Thursday, 7 July 2016

Wargaming With War and Peace

To celebrate passing the halfway stage in this very entertaining book (I'm on page 797 out of 1358 at the time of writing), I thought I might share a couple of Mr Tolstoy's views on history in general and military history in particular. And if you didn't already know, Tolstoy was a Russian artillery officer in the Crimean War.

I thought that would get your attention. Lily James as Natasha Rostov.
Lily James is officially the best looking woman in the world. Apart from my wife.

His account of Austerlitz occurs quite early in the book and is notable for its description of the confusion and chaos of a Napoleonic battle. Take this passage for example:

After riding up to the highest point on our right flank, Prince Bagration started off downhill, where a continuous rattle of gunfire rang out and nothing could be seen for the smoke. The further they descended into the hollow the less they could see, but the more sharply they could sense the proximity of the actual battle. They began to come across wounded men. [...]. They crossed the road and started down a steep incline, where they saw several men lying on the sloping ground. Then they were met by a crowd of soldiers, some of them not wounded. These soldiers, gasping for breath as they hurried uphill, took no notice of the general and went on shouting to each other with much waving of their arms. Ahead of them through the smoke they could now see whole ranks of grey coats, and once the commanding officer set eyes on Bagration he ran off after the retreating mass of soldiers, shouting for them to come back. Bagration rode up to the ranks, where noisy sporadic fire drowned all speech including the officer's shouted commands. The air was thick with gunsmoke. The soldier's faces were all animated and smudged with gunpowder. Ramrods plunged in and out, powder was poured into pans, charges came out of pouches, guns fired. What they were firing at couldn't be seen for the smoke that hung undispersed by the wind. (p.192).

And much later in the book he writes this:

A good player who loses at chess is genuinely convinced that that he lost because he made a mistake, and he goes back to the opening gambits to find what that mistake was, forgetting that his every move throughout the whole game involved similar errors, no move being perfect. The mistake that he concentrates on attracts his attention only because it was exploited by his opponent. How much more complex than this is the game of war, which has to be played out within specific time limits, and where there is no question of one man's will directing events through his control of soulless machinery, because everything develops from the interplay of infinitely varied and arbitrary twists and turns! (p.787).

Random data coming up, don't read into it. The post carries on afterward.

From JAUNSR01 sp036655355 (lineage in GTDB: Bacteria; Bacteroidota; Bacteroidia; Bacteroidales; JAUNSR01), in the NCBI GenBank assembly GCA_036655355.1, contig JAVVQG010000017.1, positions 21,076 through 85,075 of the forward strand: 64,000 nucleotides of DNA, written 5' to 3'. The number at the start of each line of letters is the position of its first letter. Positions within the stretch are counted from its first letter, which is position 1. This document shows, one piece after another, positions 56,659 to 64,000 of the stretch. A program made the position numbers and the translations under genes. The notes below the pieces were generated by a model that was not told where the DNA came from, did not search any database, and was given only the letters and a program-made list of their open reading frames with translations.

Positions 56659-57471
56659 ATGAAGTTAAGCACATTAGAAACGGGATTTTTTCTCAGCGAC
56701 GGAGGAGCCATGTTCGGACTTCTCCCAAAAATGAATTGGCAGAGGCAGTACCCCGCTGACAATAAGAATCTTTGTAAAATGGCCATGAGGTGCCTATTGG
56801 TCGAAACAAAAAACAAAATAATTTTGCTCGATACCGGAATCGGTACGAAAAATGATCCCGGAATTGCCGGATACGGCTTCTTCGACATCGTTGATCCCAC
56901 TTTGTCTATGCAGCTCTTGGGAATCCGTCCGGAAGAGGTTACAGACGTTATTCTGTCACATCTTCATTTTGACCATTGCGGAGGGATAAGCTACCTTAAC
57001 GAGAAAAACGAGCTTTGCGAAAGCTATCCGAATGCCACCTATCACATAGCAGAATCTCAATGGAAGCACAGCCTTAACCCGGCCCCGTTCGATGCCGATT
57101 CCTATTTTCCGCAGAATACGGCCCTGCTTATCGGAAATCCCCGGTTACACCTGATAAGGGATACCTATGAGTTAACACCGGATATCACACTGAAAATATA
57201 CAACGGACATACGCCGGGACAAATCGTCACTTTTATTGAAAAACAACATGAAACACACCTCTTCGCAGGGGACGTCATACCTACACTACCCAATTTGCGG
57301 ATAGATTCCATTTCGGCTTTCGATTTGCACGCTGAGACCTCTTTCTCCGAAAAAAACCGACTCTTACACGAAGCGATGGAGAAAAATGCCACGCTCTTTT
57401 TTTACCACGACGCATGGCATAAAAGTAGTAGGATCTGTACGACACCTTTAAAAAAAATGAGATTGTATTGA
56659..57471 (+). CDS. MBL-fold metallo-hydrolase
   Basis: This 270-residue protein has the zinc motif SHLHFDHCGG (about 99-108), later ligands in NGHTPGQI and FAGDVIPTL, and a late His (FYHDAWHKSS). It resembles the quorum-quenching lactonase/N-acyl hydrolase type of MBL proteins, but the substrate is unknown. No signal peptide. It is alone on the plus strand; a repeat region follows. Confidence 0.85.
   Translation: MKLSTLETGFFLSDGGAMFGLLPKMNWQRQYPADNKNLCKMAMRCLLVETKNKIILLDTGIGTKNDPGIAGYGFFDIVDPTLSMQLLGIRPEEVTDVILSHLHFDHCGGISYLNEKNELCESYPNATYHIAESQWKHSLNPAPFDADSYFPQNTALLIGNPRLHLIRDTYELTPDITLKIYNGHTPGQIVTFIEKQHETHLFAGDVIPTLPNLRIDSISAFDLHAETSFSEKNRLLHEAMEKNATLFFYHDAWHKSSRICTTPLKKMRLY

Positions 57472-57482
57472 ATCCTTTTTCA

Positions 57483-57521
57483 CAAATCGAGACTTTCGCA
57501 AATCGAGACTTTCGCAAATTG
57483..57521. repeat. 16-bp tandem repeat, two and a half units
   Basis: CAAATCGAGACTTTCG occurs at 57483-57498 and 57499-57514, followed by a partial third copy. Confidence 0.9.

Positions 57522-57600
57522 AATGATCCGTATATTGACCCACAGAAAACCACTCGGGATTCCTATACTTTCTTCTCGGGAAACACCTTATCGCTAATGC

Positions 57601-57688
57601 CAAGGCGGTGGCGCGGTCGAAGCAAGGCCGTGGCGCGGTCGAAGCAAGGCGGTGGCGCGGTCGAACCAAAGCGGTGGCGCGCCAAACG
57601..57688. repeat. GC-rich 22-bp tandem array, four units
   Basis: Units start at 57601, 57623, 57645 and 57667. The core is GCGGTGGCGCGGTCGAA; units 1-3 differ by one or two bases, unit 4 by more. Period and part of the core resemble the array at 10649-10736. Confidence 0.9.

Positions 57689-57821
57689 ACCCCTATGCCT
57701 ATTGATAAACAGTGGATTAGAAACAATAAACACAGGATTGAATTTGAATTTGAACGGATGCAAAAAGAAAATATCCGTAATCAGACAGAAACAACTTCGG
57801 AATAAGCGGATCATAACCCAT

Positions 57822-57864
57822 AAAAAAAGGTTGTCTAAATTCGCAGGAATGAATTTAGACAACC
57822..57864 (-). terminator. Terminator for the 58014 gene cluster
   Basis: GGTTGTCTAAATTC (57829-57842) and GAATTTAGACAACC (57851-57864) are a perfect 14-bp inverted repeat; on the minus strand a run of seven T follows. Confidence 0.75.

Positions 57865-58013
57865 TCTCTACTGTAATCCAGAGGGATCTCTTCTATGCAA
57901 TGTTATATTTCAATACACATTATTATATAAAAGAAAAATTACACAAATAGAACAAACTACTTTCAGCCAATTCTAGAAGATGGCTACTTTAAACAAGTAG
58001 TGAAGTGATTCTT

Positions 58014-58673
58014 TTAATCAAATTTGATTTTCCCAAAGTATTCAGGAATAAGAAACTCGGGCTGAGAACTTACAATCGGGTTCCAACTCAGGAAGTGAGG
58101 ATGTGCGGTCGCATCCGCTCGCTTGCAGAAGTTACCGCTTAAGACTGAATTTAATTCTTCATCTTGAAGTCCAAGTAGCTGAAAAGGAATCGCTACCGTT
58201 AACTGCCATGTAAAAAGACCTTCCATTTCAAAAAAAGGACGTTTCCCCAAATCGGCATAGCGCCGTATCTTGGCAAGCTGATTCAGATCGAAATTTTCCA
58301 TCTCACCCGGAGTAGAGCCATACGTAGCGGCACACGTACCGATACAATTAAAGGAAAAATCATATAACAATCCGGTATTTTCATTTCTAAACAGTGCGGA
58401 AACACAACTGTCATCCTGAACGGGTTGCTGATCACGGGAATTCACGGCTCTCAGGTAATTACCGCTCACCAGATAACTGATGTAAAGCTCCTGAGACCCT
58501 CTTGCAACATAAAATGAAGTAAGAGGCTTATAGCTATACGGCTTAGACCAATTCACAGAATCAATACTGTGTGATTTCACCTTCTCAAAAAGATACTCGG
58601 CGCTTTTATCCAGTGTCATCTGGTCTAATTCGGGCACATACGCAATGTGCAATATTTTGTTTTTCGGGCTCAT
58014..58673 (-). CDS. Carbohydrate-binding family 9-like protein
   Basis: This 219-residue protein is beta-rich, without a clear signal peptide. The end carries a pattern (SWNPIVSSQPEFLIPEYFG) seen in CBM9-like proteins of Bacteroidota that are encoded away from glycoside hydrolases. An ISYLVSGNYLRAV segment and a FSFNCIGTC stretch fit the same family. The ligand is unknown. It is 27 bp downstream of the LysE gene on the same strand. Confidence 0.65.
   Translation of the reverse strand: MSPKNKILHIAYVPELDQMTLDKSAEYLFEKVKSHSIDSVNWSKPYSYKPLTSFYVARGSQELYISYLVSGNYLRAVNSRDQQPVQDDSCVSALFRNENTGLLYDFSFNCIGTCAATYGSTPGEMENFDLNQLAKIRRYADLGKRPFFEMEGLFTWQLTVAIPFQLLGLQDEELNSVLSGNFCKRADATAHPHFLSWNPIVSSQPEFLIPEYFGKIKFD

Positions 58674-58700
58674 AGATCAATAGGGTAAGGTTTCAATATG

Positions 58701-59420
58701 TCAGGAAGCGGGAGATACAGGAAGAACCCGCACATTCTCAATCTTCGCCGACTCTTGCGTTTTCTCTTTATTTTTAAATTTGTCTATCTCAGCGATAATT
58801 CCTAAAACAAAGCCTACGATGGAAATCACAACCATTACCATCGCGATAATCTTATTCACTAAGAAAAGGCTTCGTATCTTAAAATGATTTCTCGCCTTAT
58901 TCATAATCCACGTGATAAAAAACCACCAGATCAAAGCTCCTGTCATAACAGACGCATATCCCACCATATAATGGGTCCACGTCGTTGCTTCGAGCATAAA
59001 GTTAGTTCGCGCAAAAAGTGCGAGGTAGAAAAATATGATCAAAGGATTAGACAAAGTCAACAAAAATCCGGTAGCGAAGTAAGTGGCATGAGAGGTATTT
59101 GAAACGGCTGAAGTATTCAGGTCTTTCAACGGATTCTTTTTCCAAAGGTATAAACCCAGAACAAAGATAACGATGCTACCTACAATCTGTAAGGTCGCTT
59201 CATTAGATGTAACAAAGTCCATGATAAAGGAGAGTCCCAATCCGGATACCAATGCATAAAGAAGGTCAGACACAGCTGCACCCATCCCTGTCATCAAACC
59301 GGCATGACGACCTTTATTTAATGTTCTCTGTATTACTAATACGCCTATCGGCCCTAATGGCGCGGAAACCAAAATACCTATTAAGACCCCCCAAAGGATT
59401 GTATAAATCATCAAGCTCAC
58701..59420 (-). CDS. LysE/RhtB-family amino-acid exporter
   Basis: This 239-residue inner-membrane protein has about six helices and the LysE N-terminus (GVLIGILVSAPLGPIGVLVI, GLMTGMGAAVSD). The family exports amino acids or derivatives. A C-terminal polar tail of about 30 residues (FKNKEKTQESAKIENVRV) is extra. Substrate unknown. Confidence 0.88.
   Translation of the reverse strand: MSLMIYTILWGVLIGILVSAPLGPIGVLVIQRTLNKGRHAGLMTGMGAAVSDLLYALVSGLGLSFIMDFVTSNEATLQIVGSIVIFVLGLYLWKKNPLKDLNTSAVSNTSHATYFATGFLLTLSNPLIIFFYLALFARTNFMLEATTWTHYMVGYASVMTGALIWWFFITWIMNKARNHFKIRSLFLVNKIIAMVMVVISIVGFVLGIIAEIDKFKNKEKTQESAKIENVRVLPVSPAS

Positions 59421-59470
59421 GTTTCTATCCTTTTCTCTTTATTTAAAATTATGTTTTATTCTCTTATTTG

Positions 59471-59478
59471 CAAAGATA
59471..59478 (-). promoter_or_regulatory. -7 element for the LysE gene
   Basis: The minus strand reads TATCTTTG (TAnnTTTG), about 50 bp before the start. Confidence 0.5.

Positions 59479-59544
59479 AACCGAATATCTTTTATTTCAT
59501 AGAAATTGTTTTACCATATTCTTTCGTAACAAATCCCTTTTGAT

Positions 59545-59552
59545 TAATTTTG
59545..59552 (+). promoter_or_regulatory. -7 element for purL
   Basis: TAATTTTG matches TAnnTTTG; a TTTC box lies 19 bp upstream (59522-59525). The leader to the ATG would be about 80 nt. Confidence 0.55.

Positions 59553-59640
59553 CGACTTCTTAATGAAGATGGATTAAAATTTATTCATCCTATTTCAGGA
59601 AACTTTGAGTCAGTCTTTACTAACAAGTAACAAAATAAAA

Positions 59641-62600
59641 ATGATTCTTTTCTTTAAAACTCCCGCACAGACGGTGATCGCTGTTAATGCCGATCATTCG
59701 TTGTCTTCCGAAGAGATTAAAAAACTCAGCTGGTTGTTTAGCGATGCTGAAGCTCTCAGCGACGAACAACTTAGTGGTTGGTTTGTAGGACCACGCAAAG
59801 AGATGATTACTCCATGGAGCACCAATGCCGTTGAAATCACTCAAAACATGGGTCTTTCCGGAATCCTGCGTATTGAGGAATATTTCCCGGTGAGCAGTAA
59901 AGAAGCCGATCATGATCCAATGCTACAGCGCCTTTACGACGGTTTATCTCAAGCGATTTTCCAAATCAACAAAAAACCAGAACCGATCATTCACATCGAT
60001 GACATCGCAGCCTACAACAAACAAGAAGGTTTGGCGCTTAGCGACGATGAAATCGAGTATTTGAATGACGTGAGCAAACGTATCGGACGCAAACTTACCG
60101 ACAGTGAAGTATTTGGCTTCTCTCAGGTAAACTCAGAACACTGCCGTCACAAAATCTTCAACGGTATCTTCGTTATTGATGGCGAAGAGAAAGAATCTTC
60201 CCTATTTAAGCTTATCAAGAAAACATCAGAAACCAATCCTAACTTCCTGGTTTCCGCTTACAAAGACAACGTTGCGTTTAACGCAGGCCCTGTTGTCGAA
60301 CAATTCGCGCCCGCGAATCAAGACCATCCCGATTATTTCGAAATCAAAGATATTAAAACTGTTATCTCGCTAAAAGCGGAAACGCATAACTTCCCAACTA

My point being, when you are playing Honours of War and you throw a 1 for your command roll, stop bitching! It's realistic!


Steve-the-Wargamer said...

Read it myself... last year I think... it's a surprisingly good read.. but you do have to skim read the more tedious philosophical bits
.. and I got endlessly irritated by the procrastinations of the two main male protagonists! :-)

Steve-the-Wargamer said...
This comment has been removed by a blog administrator.
Heinz-Ulrich von Boffke said...

I must agree with you re Ms. James. A stunner.

Best Regards,


Steve J. said...

One of my dearest friends was in charge of the hair and make-up on the recent BBC production, lucky bugger!!!

Getting back to the confusion of battle, one of my regular wargaming chums colleagues is a Napoleonic re-enactor and also ex-military. He informed us that after a few volleys they couldn't see a damned thing and experienced first hand the 'fog of war'. From memory Tolstoy interviewed lots of Napoleonic veterans to get a good idea of what the campaign and battles were like, which would account for his realistic descriptions of battle.

Archduke Piccolo said...

A certain chessmaster name of S. Tartakower once remarked: "The winner of a chess game is whichever player made the second to last mistake."

Lev Tolstoy tended to the belief that social forces were what drove history. Even powerful individuals like Napoleon was subject to these forces and their efforts and abilities could avail little against them. It is no very large step, it seems to me, from that position to some type of historiographical determinism, though whether Tolstoy himself would have gone so far is hard to say.

tradgardmastare said...

A superb actress in a splendid series.
BTW I am thinking of using H of W with my 18th century Ottomans to fight the perceived threat of them by Austria during the SYW.Have you used Ottomans in the play testing at all?

Keith Flint said...

The short answer is no. However a couple of guys on the forum have posted on this subject. Try searching for 'Ottoman Turks' using the search function. I believe Roland's Marlburian download might also contain something on this, although that particular download is due for an update next week and might have a bit more at that stage.

tradgardmastare said...

Many thanks Keith for the "heads up" yesterday.It was a most helpful place to begin my thinking.